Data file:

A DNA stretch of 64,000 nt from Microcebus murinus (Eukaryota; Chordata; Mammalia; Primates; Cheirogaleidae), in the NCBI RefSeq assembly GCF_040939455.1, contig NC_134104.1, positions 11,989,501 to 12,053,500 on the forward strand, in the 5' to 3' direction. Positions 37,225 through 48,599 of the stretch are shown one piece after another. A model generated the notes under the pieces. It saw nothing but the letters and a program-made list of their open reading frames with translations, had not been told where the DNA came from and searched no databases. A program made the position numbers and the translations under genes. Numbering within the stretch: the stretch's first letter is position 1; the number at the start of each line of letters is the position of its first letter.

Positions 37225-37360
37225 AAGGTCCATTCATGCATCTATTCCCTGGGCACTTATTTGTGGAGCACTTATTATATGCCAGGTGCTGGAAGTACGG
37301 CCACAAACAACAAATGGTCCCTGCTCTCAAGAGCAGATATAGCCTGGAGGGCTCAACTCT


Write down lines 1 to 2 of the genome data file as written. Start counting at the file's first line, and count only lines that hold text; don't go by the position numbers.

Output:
A DNA stretch of 64,000 nt from Microcebus murinus (Eukaryota; Chordata; Mammalia; Primates; Cheirogaleidae), in the NCBI RefSeq assembly GCF_040939455.1, contig NC_134104.1, positions 11,989,501 to 12,053,500 on the forward strand, in the 5' to 3' direction. Positions 37,225 through 48,599 of the stretch are shown one piece after another. A model generated the notes under the pieces. It saw nothing but the letters and a program-made list of their open reading frames with translations, had not been told where the DNA came from and searched no databases. A program made the position numbers and the translations under genes. Numbering within the stretch: the stretch's first letter is position 1; the number at the start of each line of letters is the position of its first letter.

Positions 37225-37360